Thank you for sharing this adventure with me. ~ Carol Wong PT A few days ago, I boarded a plane to leave behind one amazing and rich adventure, heading toward the next. While an array of feelings arise during
June 25 It’s a gorgeous summer afternoon and the strawberries call. I talk a friend of mine into driving me to the local pick-your-own patch, a spectacular spot with a great view of Mount Kearsarge and Okemo off in the distance.
It’s been 26 years since I first got involved with massage. My family goes back five generations, living in both this town and the town next door, and all were tended toward yankee sensibility. My community was conservative. People were
Having received a fitness tracker for a holiday gift I decided to do a self-test on how walking might improve my cardiac fitness. Most of us are aware of some of the benefits of walking on a regular basis, and
The following is a guest post by Susan Ito, a home health physical therapist who resides in the San Francisco Bay Area. She is a writer and teaches writing in the MFA programs at Mills College and Bay Path University.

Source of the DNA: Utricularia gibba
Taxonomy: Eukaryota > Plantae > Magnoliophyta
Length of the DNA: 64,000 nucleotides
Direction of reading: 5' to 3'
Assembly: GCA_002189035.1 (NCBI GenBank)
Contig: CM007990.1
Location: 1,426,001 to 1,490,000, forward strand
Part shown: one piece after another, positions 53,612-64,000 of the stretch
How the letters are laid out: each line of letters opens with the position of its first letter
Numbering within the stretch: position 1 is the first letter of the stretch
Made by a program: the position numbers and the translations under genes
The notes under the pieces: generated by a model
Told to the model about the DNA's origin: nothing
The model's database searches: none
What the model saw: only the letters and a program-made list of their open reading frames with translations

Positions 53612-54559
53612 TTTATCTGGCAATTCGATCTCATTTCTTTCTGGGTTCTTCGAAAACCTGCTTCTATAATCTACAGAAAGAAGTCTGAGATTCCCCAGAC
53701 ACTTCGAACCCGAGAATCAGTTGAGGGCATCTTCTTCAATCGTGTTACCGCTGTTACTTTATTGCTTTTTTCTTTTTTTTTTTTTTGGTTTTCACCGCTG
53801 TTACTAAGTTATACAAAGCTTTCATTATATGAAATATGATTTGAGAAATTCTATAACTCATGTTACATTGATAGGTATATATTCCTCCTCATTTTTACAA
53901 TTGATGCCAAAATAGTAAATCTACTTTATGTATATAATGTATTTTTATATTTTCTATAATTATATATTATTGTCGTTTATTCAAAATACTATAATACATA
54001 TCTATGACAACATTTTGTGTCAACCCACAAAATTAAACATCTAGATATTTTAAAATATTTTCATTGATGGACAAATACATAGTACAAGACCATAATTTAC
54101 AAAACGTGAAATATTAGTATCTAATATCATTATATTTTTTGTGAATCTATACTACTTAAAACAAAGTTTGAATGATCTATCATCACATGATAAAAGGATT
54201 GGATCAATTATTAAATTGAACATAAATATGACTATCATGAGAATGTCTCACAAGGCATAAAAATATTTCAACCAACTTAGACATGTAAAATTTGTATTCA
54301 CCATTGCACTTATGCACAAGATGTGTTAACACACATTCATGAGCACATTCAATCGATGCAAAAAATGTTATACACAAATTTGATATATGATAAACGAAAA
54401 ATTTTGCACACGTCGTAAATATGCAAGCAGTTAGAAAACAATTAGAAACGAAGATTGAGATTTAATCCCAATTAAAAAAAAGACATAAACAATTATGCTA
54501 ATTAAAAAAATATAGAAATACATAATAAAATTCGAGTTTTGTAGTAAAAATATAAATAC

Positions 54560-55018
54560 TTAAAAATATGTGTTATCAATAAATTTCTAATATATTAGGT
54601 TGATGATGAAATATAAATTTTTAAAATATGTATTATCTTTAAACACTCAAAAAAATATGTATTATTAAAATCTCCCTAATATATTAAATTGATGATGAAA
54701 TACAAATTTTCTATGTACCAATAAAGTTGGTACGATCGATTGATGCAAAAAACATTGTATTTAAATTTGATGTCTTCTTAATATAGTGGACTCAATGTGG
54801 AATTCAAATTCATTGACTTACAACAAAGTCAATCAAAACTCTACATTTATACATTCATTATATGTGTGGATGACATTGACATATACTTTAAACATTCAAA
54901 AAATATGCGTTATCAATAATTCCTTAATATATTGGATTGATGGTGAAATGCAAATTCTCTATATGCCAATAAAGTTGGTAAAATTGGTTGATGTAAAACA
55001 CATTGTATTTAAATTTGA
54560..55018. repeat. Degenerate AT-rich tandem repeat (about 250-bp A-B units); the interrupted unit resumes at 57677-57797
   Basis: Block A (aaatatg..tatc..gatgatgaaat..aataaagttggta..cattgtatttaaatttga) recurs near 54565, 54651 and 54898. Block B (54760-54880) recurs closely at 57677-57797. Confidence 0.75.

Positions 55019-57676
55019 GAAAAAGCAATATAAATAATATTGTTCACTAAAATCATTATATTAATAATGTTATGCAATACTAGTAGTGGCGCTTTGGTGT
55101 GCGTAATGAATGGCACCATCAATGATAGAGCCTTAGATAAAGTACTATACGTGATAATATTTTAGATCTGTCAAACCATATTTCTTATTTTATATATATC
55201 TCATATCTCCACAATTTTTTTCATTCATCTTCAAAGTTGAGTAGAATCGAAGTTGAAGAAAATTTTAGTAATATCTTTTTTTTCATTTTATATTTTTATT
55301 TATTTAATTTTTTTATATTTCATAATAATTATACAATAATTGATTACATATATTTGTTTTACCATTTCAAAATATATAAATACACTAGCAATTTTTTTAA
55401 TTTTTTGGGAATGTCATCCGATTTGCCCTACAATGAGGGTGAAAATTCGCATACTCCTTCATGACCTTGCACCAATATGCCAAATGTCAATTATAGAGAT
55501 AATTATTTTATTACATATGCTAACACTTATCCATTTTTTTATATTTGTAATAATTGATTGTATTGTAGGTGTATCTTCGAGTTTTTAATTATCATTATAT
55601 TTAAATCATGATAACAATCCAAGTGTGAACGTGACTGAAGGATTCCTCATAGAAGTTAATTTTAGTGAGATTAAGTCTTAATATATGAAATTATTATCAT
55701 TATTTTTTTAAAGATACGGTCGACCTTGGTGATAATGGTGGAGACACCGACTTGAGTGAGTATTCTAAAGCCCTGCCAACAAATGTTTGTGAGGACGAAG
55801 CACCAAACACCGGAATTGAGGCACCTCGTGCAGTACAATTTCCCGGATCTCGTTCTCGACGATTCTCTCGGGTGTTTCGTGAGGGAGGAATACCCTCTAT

We all wear many hats in life. For me, this includes wearing many hats in my professional life. One of the things that first attracted me to the field of physical therapy was the variety of skills needed in the
It was so painful that I couldn’t walk the Esplanade in Boston with my friends—I had to sit on the bench and wait for them to return. We had to forego our plan of exploring Beacon Hill (up and down
I love mountains! The Dolomites of Italy have always had a special place in my heart and soul. I first traveled to the Italian Dolomites after completing my Masters in Physical Therapy. To prepare, my husband Alan and I met
Happy Birthday to me! I had the pleasure of celebrating my 50th birthday on a cruise with eight other women in the western Caribbean. While I was on that cruise, I was totally surprised with how slowly some people walk.
We are part of the healthcare system. We help our patients “fix” the problem in their body. We aim for measurable goals: strength, range-of-motion, distance, speed, repetitions, 0-10 pain scale. Quantifiable goals. And we also recognize that sometimes we